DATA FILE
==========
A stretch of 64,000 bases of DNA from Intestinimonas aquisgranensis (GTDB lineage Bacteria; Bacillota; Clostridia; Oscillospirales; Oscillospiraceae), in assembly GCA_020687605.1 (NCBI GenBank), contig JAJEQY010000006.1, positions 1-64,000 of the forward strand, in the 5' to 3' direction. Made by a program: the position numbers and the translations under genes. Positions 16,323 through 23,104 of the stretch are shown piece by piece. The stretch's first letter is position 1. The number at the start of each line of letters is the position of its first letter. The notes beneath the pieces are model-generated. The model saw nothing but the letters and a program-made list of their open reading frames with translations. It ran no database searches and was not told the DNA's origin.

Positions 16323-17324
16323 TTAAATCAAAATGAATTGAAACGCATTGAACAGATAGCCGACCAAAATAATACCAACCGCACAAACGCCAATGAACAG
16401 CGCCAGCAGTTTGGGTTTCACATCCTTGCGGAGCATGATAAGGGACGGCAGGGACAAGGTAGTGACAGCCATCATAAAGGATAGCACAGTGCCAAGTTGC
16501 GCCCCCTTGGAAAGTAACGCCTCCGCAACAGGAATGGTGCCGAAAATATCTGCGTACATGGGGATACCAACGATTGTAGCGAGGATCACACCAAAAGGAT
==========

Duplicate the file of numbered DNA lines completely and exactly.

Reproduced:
A stretch of 64,000 bases of DNA from Intestinimonas aquisgranensis (GTDB lineage Bacteria; Bacillota; Clostridia; Oscillospirales; Oscillospiraceae), in assembly GCA_020687605.1 (NCBI GenBank), contig JAJEQY010000006.1, positions 1-64,000 of the forward strand, in the 5' to 3' direction. Made by a program: the position numbers and the translations under genes. Positions 16,323 through 23,104 of the stretch are shown piece by piece. The stretch's first letter is position 1. The number at the start of each line of letters is the position of its first letter. The notes beneath the pieces are model-generated. The model saw nothing but the letters and a program-made list of their open reading frames with translations. It ran no database searches and was not told the DNA's origin.

Positions 16323-17324
16323 TTAAATCAAAATGAATTGAAACGCATTGAACAGATAGCCGACCAAAATAATACCAACCGCACAAACGCCAATGAACAG
16401 CGCCAGCAGTTTGGGTTTCACATCCTTGCGGAGCATGATAAGGGACGGCAGGGACAAGGTAGTGACAGCCATCATAAAGGATAGCACAGTGCCAAGTTGC
16501 GCCCCCTTGGAAAGTAACGCCTCCGCAACAGGAATGGTGCCGAAAATATCTGCGTACATGGGGATACCAACGATTGTAGCGAGGATCACACCAAAAGGAT